CBA Program Provides Solace to Attorneys in Need

Legal community help group seeks to create connections for volunteer help

A new program to Colorado is helping lawyers get back on their feet after a crisis.


The Colorado Bar Association, working closely with Wheeler Trigg O’Donnell partner LaMar Jost, announced last week that it has launched Support of Lawyers/Legal Personnel — All Concern Encouraged. The program is referred to simply as SOLACE, something it hopes to offer those in the legal industry who have fallen on hard times. 

The program fills a gap in the idea of attorney wellness by offering support to lawyers and other legal professionals who need some outside help but not with mental health issues or substance abuse.

SOLACE is designed to address needs ranging from medical conditions to catastrophic events in a legal professional’s life. Specific situations could range from a paralegal with a serious illness or a judge whose home was consumed in a wildfire.

 Jost stressed that this program is not only intended for lawyers and that it is not designed to only address a particular type of need, though the program’s leaders have discretion in whether a particular event fits the scope of SOLACE’s help.

The program itself involves Jost as chair and a soon-to-be-filled committee of two to three other CBA member attorneys from around the state. 

Jost said he’s hoping to build the committee with members from outside of Denver in order to reach professionals across Colorado. 

Once someone from SOLACE’s committee is contacted about a need, they act as the intermediary with the CBA. They send out the message to CBA members who don’t opt-out of the messages and rally volunteers in whatever method is needed — according to an announcement about the program, that might involve donating gift cards, meals or blood, helping around the home, running errands, providing transportation or facilitating child care among other things. 

“CBA members are so concerned for the welfare of all in the legal community. Especially in Colorado, I think, the bar association is a family,” CBA president Dick Gast said. “SOLACE is as powerful for the help it provides those in need as it is for the opportunities it creates for CBA members to do something when one of our own is down.”

The program, currently up and running though not yet fully staffed, has already been used to help a member of the Colorado community who was diagnosed with a serious illness. 

The individual was brought to the CBA’s attention through a referral from someone else — at that time SOLACE was just getting started and neither person was aware of the program. Jost said he talked with the referring individual who put him in contact with the person in need, and after a few conversations to find out what the specific need was, he put the message out to the CBA members who were able to help in a matter of weeks.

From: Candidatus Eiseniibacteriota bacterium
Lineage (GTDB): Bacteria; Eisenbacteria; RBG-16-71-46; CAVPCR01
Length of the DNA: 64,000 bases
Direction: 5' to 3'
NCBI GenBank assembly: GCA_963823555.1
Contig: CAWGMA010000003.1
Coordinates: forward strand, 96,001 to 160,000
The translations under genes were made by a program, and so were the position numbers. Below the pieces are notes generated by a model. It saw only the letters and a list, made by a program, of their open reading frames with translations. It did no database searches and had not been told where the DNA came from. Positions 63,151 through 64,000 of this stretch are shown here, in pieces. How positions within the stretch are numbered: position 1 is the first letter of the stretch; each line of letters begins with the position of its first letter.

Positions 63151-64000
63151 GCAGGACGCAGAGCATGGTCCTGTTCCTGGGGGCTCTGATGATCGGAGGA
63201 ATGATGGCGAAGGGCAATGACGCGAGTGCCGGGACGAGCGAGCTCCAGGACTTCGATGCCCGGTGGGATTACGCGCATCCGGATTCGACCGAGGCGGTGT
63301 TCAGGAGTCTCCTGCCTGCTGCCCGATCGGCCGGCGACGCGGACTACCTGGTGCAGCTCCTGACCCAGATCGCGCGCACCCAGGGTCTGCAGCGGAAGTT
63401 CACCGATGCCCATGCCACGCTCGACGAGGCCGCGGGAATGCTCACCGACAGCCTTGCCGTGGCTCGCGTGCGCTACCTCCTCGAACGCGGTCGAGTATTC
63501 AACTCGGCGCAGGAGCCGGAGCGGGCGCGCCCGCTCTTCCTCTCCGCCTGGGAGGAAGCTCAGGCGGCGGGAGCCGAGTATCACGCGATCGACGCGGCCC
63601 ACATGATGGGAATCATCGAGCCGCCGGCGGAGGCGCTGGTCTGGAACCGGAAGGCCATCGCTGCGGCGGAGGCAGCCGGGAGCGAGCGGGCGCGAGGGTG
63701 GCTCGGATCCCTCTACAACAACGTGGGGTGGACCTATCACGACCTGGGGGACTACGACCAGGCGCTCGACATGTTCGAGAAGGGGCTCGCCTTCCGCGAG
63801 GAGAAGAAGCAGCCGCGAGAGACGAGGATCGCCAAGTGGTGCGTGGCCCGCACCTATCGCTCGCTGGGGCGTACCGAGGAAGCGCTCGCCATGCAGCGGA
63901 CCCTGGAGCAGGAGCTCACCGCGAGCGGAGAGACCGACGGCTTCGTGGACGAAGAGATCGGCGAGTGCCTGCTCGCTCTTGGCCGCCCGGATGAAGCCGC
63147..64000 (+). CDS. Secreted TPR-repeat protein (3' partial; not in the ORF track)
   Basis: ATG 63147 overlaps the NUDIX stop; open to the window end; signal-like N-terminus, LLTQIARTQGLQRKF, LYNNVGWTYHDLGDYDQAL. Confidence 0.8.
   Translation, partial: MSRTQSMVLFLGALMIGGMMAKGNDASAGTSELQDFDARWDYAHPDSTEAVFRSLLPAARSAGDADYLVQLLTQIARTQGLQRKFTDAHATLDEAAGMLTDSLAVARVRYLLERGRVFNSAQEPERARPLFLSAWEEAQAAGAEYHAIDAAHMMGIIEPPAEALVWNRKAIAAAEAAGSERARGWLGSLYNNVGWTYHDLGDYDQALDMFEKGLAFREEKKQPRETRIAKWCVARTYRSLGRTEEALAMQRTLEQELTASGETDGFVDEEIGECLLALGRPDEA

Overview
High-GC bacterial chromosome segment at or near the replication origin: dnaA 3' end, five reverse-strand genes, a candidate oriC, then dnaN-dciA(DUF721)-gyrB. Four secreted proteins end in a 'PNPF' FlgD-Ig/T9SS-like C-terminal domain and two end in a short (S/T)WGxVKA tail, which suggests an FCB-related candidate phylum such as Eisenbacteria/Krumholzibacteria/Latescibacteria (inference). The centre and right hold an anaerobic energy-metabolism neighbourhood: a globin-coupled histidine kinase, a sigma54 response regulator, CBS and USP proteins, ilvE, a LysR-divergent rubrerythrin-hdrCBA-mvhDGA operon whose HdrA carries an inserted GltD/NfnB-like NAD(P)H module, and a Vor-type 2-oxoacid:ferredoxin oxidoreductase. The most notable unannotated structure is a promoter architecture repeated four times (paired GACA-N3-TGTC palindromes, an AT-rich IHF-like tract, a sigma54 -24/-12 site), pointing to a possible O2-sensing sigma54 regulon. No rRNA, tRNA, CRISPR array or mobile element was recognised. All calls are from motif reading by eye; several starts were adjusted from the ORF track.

He expects the process to remain similar to that and for help to be offered quickly. Once someone at SOLACE learns that someone is looking for help, it only takes a conversation to get things started. 

Jost also pointed out that confidentiality is important to SOLACE and that the program is not a prayer group and does not solicit monetary contributions. Its purpose is simply to connect people who want to help with people who need help.

“That’s a void that exists and that I think people want to fill,” Jost said. “I believe people in the legal community are good at solving problems and want to help, but they’re not good at asking for help themselves.”

The program has already been successfully implemented in other states such as Louisiana, Georgia and Wyoming. It started in Louisiana in 2002 when a federal judge offered help to a New Orleans attorney whose wife was ill. According to a 2015 article in The Federal Lawyer, that act of offering a hand sparked the idea of a network of attorneys who could help others in times of need. 

The Louisiana Bar Association now reports that the SOLACE network includes more than 7,500 people offering help and has assisted more than 1,000 individuals in Louisiana since it was created. 

Since it’s start, it has expanded to include chapters in Alaska, Delaware, Georgia, Iowa, Massachusetts, Nebraska, Nevada, New Hampshire, New York, Ohio, Rhode Island, Texas and Washington, DC. Gast said it is time for the program to reach Colorado.

“There are a lot of programs that exist for lawyers if there is substance abuse problems or mental health problems, but there is no program in Colorado that is designed to help everyone in the legal community without some strictures on it,” Jost said. “I think the great thing about the SOLACE program is that it’s designed to help everyone in the legal community.”

For Jost, the program was a logical next step in his commitment to community service. He volunteered for several years with the Colfax Community Network to serve impoverished families who fell between the cracks when it came to government assistance, provided help and support to suicide prevention and mental health groups after his sister committed suicide, raised over $20,000 for various small charitable organizations through self-started fundraisers at WTO and has spent time sitting with families and babies in the Neonatal Intensive Care Unit, to which he also has a personal connection.

Jost’s personal experiences drove him to launch SOLACE in Colorado. He encourages volunteers in the legal profession to find their own meaningful ways to help legal professionals in need. 

— Tony Flesor

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